“Unless [you, as a Christian,] love Our Lord through ‘the toys, the pictures, [and] the flowers’ of everyday life, [you’ll] never really love him at all.”[2]  In a letter to one of her sisters the Little Flower wrote, “You know well Céline, that Our Lord does not look so much at the greatness of our actions, or even at their difficulty, as at the love with which we do them.”[3]  And in her autobiography, she very plainly explained that:  “To strew flowers is the only means I have of showing my love.  That is to say I will let no little sacrifice escape me, not a look, not a work.  I will make use of the smallest actions and I will do them all for love.”[4]

Every one of us who is a Christian—in every diocese throughout the world, and in every parish in this diocese, from the man standing at the pulpit, to the families sitting in the pews, to those in the choir loft and those standing in the back—every one of us is “conscious of continual calls [from God] to a higher standard of spiritual life[.  Each of us is conscious] of invitations to be less indulgent of ourselves and of our personal comfort, to be more disciplined in the use of our time, to be less subservient to human respect[:  in other words,] to be less worldly.  [These calls that God makes to us] are painful to our [fallen] human nature, [because] the immediate suffering obscures the [long-term] spiritual gain.  We are afraid, and we fail to respond [to these calls, which are daily opportunities to live happier lives].[5]

When St. Thérèse illustrates her Little Way with examples from her life, she does not point to grand moral or spiritual accomplishments.  She points to occasions from ordinary life, which she took in her hands, and gave to God, so that He would sanctify them by His grace.  What sorts of occasions made up her holiness?  The same occasions that make up yours.  In our lives, these “occasions are provided by the interruptions of others, sometimes unavoidable but sometimes quite unnecessary; [by] the call to sacrifice our own point of view where no principle is involved, for the sake of peace; [by] the failure of the hopes we had placed in others; [by] their lack of gratitude and lack of response; [by] the spoiling by other people’s mistakes or lack of vision of what we imagine God’s plan to be.  From [occasions like] these there is no escape; we have to accept them in one way or another, and more often than not[,] we do so in the wrong way.”[6]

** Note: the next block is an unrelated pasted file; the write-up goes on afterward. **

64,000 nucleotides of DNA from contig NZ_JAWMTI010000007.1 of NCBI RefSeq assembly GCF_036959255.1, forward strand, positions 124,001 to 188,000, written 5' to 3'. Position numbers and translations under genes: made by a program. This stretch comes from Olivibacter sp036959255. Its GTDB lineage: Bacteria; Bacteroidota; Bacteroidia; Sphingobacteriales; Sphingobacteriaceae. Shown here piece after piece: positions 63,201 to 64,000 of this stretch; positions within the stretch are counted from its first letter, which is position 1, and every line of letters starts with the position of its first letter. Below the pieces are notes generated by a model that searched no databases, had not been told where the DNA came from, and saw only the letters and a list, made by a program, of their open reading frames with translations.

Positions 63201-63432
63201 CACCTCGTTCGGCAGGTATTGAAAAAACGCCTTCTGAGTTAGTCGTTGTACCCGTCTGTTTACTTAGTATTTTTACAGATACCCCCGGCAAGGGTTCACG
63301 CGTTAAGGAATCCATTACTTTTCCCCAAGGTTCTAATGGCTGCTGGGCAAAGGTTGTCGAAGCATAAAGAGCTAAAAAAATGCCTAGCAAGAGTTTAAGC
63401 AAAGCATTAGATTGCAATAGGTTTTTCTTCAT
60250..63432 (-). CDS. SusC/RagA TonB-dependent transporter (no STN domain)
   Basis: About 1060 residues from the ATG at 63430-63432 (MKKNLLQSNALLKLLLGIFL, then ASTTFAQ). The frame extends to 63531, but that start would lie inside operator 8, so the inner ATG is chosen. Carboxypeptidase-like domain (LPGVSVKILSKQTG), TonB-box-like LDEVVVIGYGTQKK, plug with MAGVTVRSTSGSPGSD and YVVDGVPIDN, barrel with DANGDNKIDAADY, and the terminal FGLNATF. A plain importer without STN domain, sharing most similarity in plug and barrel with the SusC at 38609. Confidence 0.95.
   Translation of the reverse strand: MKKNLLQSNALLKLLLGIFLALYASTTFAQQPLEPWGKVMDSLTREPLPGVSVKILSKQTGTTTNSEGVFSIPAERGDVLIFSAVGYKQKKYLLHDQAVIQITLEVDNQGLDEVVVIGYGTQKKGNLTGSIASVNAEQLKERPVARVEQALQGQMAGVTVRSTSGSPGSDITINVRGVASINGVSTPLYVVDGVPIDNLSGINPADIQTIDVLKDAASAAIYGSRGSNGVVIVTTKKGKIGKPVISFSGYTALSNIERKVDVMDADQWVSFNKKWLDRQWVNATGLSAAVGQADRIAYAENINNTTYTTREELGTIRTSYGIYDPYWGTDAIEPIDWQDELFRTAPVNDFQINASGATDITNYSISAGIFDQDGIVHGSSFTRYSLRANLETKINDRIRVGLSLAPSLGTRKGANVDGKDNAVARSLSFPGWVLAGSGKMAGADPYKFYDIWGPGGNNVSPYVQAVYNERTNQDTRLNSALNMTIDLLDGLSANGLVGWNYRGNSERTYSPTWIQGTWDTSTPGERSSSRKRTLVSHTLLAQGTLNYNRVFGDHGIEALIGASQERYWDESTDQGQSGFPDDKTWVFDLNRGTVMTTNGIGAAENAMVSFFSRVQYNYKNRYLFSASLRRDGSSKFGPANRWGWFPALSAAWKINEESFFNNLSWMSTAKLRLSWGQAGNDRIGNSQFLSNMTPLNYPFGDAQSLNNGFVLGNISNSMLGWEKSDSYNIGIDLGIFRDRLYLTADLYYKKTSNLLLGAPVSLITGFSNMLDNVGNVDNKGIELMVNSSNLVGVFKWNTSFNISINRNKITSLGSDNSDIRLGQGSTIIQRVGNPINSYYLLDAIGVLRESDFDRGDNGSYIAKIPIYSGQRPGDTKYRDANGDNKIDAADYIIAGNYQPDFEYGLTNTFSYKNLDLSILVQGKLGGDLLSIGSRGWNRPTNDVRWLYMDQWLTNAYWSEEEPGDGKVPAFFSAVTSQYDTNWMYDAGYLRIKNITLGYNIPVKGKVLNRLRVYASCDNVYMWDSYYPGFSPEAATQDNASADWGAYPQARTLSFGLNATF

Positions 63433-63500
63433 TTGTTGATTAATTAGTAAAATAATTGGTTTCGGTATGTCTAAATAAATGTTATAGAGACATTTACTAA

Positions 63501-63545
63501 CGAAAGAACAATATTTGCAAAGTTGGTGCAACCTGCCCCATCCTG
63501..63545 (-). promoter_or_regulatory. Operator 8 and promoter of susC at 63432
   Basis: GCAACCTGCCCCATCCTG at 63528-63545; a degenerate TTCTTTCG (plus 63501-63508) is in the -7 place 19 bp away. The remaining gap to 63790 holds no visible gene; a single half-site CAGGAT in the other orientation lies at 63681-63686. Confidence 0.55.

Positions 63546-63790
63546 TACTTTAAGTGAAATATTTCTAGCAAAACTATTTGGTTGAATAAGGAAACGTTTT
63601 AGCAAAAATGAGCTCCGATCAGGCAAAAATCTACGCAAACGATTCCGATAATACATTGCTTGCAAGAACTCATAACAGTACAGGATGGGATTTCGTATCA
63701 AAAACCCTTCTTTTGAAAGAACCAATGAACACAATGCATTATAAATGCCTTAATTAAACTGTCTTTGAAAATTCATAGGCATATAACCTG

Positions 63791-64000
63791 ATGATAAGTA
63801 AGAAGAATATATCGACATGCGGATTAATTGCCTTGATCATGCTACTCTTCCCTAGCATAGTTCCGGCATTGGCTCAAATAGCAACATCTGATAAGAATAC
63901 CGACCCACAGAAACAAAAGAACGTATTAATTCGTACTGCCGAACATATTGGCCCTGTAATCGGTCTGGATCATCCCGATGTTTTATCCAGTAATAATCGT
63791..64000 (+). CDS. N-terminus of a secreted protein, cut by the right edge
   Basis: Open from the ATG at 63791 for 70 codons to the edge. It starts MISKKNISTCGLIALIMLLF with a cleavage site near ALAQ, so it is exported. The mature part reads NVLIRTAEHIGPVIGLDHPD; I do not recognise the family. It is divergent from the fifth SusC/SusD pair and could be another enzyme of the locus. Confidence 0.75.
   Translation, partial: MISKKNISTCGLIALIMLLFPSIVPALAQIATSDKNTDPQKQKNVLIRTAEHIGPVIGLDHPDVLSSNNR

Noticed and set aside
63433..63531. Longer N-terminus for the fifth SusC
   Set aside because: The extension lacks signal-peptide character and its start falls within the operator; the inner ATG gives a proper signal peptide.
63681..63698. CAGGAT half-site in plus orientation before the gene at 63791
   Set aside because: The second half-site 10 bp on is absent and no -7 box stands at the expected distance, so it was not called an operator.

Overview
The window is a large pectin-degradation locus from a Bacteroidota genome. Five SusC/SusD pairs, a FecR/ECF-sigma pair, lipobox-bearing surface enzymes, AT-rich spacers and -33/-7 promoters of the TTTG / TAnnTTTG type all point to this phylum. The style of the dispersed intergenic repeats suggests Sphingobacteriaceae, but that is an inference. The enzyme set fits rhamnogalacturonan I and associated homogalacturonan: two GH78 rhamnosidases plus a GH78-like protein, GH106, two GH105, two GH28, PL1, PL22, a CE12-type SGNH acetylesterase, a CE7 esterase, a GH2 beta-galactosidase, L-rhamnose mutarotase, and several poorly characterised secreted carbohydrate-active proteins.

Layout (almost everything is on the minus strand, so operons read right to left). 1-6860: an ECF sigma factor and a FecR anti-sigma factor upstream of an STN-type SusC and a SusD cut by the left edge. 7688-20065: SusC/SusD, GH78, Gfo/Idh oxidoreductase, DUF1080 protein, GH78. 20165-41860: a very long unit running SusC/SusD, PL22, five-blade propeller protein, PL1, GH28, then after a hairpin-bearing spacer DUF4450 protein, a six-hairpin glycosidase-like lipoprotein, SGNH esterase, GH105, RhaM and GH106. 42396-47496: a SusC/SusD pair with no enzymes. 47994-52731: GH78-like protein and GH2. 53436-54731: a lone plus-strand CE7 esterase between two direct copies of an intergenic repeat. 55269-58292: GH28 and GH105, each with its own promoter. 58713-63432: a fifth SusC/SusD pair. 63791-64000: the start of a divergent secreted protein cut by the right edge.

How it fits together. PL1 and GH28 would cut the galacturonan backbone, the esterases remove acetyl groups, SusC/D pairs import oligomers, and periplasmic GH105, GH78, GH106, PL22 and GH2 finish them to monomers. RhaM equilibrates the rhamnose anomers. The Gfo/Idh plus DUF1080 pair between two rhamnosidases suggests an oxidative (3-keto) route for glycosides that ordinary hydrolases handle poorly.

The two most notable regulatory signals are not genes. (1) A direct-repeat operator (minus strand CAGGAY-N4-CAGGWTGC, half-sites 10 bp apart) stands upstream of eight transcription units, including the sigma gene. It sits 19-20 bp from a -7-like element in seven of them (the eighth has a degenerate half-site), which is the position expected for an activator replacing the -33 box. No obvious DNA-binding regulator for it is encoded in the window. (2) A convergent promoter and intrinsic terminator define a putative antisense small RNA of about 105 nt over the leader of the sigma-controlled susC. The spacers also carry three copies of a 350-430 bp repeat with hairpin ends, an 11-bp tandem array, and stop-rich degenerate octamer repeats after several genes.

The life of the Little Flower shows us the right way.  St. Thérèse “shows us that these occasions of sacrifice, so far from being something to be avoided, are providentially arranged by Our Lord and… proportioned by Him to our” abilities.[7]  God calls us through these difficulties, not around them.

“During her last illness [the Little Flower] said[, as she waited for death with hope]:  ‘I want to point out to souls the means that I have always found so successful, to tell them that there is only one thing to do here below—to offer Our Lord the flowers of little sacrifices….  That is how I have won Him and that is why I shall be made so welcome [in Heaven].’”[8]

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[1] St. Thérèse of Lisieux, Autobiography, quoted in Spiritual Childhood: The Spirituality of St. Thérèse of Lisieux, by Vernon Johnson (San Francisco, Ignatius Press, 2001), pages 127-128.

[2] Johnson, 128.

[3] Autobiography, quoted in Johnson, 128.

[4] Autobiography, quoted in Johnson, 130.

[5] Johnson, 131.

[6] Ibid.

[7] Ibid.

[8] Autobiography, quoted in Johnson, 129.